This marketing strategy proved successful over time, to such an extent that Esselunga was amongst the first supermarkets in Italy to introduce ethnic food like Sushi, Noodles, Tofu, Nachos, Chili beans and Couscous on its shelves, becoming a reference even for the new foreign communities.
A healthy company
However, Esselunga is still a healthy company not just because it was pioneer in selling self-produced organic products, having its own brand, and introducing non-food sectors and online shopping, but also because its business model focused on quality products and visual aesthetics. That’s why it quickly became the fourth most profitable company in the European retail sector and Italy’s sixteenth largest company in terms of turnover. Last year, its net profit topped out at 305 million euros, while the number of employees — nearly 23 thousand today — and new stores is constantly growing. Together with its historical strongholds in Lombardy, Tuscany, Piedmont and Emilia-Romagna, Esselunga has now headed south and opened a new outlet in Rome.
The longtime owner and CEO Bernardo Caprotti died in September 2016, after speding his life making Esselunga leader in the Italian large-scale retail sector, and often colliding with both the too politicized trade unions and the unfair competition by other retail store chains. It is no coincidence that his testimony was collected in his book “Falce e Carrello. Le mani sulla spesa degli italiani” published in 2007. Anyway, Bernardo Caprotti was an authentic leader and a marketing genius, a figure immortalized in a short film by the famous Italian director Giuseppe Tornatore. In the wake of his death, Bernardo Caprotti left 67,5 percent of Esselunga to his daughter Marina and to his second wife Giuliana Albera, bequeathing 75 million in savings to his secretary Germana Chiodi.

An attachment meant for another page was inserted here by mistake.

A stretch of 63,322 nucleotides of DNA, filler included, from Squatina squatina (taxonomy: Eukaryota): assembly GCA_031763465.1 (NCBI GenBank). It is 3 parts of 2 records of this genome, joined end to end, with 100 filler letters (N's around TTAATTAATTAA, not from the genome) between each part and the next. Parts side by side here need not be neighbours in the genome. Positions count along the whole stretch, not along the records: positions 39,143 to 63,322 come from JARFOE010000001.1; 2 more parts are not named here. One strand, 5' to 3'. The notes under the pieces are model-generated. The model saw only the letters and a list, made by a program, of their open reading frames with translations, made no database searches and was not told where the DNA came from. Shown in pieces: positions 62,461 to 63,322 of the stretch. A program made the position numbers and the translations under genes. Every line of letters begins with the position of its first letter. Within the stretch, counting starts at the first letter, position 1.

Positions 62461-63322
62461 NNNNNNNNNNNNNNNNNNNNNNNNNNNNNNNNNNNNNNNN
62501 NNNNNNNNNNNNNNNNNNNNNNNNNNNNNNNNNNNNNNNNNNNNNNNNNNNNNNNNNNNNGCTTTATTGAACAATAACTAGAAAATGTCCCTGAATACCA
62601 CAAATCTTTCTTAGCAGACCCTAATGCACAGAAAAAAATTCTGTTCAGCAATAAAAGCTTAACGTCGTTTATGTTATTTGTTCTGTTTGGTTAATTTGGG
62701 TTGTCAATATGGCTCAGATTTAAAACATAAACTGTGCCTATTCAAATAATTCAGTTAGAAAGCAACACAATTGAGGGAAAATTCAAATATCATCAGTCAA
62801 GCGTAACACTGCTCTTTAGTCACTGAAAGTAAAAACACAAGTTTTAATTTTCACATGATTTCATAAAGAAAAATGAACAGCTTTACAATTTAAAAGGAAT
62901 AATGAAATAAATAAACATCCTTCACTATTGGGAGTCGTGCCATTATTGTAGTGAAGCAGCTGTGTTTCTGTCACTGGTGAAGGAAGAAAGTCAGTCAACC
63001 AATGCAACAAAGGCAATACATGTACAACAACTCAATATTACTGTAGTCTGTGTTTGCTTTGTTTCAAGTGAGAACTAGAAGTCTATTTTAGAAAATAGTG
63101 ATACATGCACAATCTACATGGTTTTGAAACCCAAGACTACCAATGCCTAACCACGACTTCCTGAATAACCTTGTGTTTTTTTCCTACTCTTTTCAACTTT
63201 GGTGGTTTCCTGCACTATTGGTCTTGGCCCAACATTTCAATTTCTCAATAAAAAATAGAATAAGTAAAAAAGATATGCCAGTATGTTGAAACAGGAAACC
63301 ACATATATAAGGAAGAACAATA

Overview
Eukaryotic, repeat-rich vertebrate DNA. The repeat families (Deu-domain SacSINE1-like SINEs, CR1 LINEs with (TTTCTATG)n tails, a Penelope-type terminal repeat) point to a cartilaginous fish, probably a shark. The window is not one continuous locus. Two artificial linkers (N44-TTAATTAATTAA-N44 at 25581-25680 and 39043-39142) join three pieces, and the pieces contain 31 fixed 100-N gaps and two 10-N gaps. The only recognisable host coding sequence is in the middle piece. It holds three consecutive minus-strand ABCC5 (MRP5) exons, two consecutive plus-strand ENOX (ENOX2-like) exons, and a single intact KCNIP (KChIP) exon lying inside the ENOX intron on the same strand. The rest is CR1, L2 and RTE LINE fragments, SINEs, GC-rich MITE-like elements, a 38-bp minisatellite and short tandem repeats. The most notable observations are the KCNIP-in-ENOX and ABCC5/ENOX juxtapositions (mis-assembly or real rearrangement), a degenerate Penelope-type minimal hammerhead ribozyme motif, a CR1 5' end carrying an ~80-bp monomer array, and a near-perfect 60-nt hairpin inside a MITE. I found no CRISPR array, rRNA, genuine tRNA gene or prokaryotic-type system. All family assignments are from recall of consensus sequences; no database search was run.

Esselunga and the gangster Renato Vallanzasca
Even the most renowned Milanese criminal, Renato Vallanzasca, fell under the Esselunga spell. During the ’70s, golden age of his robbery gang, Vallanzasca stormed and robbed two Esselunga stores in Milan, one in Quarto Oggiaro and the other in Viale Monterosa, not too far from San Siro Stadium. This last heist happened on February 14, going down in history as the “Valentine’s robbery”. This episode had a deep meaning at the time, as Vallanzasca could be arrested for the first time in his long criminal career, for which he was sentenced four times to life imprisonment and to other 295 years in prison.
Nevertheless, Renato Vallanzasca, a good-looking and mild-mannered bandit, obtained semi-liberty and a work release in 2010 until, on a hot evening of June 2014, he attempted to shoplift an Esselunga store in Milan once again, to steal two pairs of underwear and some gardening stuffs. He was then re-arrested and sentenced to other ten months in jail, likely causing the definitive loss of his detention’s benefits. As you can see, Esselunga is not just a succesful Italian supermarket chain, but also interesting and legendary stories within a story that deserve to be told in every age.